South China Sea VCG

Quitar los grilletes de la ASEAN

SINGAPUR – A medida que la Asociación de Naciones del Sudeste Asiático (ASEAN) se acerca a su 50 aniversario, mismo que se celebrará el próximo año, su fracaso en llegar a un consenso sobre las reivindicaciones territoriales chinas en el Mar de China Meridional ha suscitado preocupaciones en toda la región. Si bien el requisito que dicta que todas las decisiones deben ser tomadas por consenso permite que  Estados miembros dispares se unan; y, simultáneamente, protejan sus intereses nacionales, también limita la eficacia de la ASEAN en cuanto a enfrentar amenazas emergentes a la seguridad.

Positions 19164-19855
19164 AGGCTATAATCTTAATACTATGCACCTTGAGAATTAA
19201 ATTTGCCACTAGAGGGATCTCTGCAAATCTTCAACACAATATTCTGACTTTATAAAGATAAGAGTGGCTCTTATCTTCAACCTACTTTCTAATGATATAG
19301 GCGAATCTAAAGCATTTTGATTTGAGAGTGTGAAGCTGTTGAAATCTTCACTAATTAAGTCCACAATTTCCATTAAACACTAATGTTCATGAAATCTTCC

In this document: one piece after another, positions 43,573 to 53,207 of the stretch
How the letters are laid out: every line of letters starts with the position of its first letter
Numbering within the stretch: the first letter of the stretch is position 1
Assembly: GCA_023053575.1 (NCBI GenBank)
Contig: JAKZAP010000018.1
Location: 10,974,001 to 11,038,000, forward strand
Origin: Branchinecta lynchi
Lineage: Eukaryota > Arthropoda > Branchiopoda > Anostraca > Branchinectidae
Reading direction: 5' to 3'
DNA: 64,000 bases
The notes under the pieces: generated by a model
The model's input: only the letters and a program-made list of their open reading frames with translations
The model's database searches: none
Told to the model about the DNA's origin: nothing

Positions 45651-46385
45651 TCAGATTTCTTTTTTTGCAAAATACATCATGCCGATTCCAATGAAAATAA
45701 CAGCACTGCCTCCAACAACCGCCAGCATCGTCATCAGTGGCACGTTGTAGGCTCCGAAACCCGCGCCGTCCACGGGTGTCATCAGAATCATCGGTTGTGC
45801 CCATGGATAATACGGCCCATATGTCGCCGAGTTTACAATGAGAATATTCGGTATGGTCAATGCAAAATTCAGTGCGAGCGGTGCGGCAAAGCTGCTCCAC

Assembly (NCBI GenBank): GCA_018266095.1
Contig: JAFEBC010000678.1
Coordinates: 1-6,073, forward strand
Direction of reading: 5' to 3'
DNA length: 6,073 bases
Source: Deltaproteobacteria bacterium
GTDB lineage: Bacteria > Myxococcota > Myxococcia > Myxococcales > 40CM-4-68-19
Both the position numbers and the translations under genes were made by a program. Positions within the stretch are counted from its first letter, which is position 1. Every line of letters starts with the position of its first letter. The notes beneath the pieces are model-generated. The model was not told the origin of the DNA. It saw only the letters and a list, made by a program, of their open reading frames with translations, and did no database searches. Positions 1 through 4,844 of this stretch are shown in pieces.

La regla de consenso explica por qué la ASEAN no presentó un frente unido después de los ataques terroristas del 11 de septiembre de 2001 en Estados Unidos y durante la posterior guerra contra el terrorismo liderada por E.E.U.U. Del mismo modo, la respuesta de la ASEAN a las provocaciones de Corea del Norte – como ser los ensayos nucleares en curso y el ataque del año 2010 que hundió a la corbeta surcoreana Cheonan, matando a 46 marineros – ha sido silenciada debido a la simpatía que tienen algunos miembros de la ASEAN por el régimen norcoreano.

Las disputas territoriales en el Mar Meridional de China son, hasta el momento, el indicador más fuerte sobre que el principio de consenso de la ASEAN limita la eficacia de la organización. La interrogante sobre cómo responder a la creciente asertividad china en la región ha dividido a los Estados miembros de ASEAN más profundamente que cualquier asunto anterior.

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